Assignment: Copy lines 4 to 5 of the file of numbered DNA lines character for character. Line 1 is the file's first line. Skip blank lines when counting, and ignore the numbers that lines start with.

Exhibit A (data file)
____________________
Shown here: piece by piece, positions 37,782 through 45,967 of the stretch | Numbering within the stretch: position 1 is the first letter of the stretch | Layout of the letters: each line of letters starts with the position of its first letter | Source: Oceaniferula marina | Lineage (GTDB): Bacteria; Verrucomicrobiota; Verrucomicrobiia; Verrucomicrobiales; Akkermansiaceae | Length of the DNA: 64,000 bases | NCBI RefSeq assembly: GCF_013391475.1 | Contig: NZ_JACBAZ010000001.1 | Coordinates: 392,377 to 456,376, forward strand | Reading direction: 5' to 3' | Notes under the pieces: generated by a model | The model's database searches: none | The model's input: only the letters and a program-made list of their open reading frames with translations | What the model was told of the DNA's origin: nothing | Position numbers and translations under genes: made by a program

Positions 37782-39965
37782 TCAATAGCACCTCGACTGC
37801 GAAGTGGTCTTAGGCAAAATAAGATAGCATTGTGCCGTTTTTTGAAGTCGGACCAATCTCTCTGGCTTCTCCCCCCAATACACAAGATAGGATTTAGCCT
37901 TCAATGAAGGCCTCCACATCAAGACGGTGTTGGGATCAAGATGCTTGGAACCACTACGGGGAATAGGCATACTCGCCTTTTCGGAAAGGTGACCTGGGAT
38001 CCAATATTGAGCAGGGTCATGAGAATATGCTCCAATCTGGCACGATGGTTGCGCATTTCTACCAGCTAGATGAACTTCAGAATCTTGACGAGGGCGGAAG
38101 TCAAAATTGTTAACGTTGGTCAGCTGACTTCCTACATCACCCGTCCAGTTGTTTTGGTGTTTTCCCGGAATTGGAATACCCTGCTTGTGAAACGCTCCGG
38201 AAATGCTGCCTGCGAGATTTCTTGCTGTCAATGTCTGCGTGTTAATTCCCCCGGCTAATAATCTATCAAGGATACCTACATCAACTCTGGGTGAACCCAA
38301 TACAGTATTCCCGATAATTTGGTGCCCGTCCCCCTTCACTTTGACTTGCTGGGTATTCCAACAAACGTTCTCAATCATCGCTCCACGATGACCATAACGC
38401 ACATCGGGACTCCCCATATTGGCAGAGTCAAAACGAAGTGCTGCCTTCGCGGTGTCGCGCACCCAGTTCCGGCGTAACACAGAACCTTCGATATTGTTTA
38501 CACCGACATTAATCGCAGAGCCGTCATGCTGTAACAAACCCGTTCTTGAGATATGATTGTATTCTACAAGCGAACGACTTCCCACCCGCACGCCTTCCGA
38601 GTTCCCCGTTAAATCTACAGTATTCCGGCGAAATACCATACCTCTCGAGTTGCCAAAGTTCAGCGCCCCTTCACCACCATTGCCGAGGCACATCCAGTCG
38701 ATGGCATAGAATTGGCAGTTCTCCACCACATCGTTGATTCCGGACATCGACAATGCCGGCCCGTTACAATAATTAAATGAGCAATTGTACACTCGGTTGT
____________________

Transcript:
37801 GAAGTGGTCTTAGGCAAAATAAGATAGCATTGTGCCGTTTTTTGAAGTCGGACCAATCTCTCTGGCTTCTCCCCCCAATACACAAGATAGGATTTAGCCT
37901 TCAATGAAGGCCTCCACATCAAGACGGTGTTGGGATCAAGATGCTTGGAACCACTACGGGGAATAGGCATACTCGCCTTTTCGGAAAGGTGACCTGGGAT